The Peter Olson Mystery Case, as The Spokesman-Review called it, took a new turn. Olson was a farm worker from Minnesota who was discovered by a passerby, lying in a pool of his blood in the woods in northwest Spokane.
He claimed he was chloroformed, slashed and dumped in the woods by strangers who picked him up in their car.
Now, however, police believed that his slash wounds were self-inflicted. No signs of a struggle had been found at the scene, and the slash on his left wrist indicated a suicide attempt.
Olson’s relatives, with whom he was staying in Spokane, reported that he had been “acting queerly.” They also reported that he had been brooding over the death of his wife last winter, and that he had become “deeply interested in spiritualism.”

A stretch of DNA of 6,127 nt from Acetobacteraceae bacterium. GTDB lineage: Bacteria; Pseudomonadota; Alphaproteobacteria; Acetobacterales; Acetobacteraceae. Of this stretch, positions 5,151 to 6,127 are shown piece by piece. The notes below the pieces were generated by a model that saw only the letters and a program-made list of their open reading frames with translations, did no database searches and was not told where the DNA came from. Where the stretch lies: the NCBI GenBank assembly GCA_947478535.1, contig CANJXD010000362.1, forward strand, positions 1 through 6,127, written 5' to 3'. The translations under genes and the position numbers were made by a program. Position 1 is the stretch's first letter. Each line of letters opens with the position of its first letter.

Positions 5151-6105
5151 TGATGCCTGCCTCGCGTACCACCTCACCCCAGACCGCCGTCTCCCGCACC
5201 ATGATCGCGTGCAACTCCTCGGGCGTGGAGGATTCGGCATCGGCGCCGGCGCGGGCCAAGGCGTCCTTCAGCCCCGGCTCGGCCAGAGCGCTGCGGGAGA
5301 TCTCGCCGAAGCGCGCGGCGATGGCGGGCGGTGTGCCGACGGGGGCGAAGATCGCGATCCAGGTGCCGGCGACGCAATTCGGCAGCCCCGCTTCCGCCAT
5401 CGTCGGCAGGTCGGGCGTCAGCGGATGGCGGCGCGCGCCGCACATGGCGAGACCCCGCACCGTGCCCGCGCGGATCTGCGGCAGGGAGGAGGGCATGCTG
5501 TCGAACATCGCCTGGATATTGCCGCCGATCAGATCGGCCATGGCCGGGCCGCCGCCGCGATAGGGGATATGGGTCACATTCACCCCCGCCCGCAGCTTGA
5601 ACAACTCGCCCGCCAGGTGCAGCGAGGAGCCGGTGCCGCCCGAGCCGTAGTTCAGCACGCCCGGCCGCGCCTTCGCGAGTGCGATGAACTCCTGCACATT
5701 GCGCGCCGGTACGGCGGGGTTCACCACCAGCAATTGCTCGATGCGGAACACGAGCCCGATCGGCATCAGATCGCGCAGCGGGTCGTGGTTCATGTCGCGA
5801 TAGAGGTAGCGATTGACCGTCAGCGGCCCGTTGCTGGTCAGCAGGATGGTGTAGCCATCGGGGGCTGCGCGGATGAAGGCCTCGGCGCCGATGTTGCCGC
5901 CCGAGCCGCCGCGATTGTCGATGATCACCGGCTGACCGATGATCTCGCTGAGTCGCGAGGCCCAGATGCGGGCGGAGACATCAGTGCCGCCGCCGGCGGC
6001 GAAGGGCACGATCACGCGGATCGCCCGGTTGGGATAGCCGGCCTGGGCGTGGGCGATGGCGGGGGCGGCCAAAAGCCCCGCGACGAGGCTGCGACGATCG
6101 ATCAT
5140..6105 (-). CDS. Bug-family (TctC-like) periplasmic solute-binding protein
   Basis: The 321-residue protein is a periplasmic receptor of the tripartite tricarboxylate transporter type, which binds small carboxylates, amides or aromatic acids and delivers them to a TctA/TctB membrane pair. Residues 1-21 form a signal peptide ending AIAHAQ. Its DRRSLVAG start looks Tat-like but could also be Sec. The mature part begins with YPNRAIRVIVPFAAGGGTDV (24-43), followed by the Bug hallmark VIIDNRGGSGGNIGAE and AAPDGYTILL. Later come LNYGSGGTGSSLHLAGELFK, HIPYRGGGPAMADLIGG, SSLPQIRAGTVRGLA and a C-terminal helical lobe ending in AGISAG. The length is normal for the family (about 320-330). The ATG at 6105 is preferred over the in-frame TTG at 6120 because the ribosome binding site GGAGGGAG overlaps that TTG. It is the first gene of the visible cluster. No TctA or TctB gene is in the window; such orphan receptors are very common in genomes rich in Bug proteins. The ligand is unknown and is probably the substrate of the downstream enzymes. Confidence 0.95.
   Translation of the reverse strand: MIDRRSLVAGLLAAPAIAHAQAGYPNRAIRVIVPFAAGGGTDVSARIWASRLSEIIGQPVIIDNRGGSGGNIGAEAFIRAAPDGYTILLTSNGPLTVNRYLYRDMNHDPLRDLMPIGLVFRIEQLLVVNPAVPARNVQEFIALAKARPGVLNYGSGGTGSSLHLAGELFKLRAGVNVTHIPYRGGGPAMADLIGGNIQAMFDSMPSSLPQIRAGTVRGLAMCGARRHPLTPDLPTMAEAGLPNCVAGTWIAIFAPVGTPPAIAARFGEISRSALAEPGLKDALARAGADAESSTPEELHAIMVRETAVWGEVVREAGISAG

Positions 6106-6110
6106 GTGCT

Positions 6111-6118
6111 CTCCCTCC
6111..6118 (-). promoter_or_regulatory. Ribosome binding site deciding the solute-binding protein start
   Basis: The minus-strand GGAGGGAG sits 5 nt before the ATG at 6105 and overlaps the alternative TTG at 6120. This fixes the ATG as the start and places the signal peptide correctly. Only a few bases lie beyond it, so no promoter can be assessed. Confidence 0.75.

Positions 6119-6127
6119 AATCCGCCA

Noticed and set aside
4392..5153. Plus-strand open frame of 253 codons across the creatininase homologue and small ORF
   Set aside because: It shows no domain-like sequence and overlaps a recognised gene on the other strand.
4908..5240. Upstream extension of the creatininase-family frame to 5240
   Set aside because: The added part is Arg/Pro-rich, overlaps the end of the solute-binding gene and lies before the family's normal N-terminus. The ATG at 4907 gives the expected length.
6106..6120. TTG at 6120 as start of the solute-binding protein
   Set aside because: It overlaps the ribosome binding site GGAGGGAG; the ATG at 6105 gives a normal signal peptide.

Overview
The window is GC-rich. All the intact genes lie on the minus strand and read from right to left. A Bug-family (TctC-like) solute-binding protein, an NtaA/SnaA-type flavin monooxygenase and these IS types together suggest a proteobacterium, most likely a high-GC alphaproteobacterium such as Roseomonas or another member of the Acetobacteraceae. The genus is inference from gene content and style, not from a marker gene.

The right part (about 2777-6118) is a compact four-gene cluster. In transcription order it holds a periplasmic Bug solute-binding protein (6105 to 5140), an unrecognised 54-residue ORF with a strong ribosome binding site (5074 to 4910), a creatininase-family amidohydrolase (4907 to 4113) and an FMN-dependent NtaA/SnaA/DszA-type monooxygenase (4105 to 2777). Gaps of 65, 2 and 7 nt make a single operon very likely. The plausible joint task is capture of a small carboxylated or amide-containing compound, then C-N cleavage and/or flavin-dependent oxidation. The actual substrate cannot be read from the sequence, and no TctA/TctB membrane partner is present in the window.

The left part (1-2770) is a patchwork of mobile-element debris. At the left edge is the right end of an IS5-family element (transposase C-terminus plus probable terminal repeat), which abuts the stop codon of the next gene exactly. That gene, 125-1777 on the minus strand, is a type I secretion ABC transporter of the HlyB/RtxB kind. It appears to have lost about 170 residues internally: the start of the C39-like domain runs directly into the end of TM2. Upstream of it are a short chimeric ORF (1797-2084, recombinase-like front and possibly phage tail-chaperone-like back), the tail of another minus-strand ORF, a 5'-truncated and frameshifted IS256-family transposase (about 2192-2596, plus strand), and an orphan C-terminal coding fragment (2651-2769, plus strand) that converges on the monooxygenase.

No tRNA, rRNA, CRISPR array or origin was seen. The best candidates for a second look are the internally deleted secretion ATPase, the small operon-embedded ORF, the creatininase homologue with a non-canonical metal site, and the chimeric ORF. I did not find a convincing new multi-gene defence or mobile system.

Still, the mystery was far from solved. Olson, recovering at the hospital, continued to maintain that he had been attacked by strangers. Police admitted that they found some tire tracks and footprints at the scene, which tended to corroborate Olson’s story.
From the accident beat: A driverless, runaway auto careened down the hill on Howard Street, narrowly missing a streetcar and other autos coming up the street. It finally crashed into a tree in the parking lot of Lewis and Clark High School. The tree, 2 feet in diameter, was “cut nearly in two.”
The owner of the auto claimed that he had parked it at the curb at Seventh Avenue and that he had securely set the parking brake. He maintained that some children in the vicinity had climbed into the car and released the brake.
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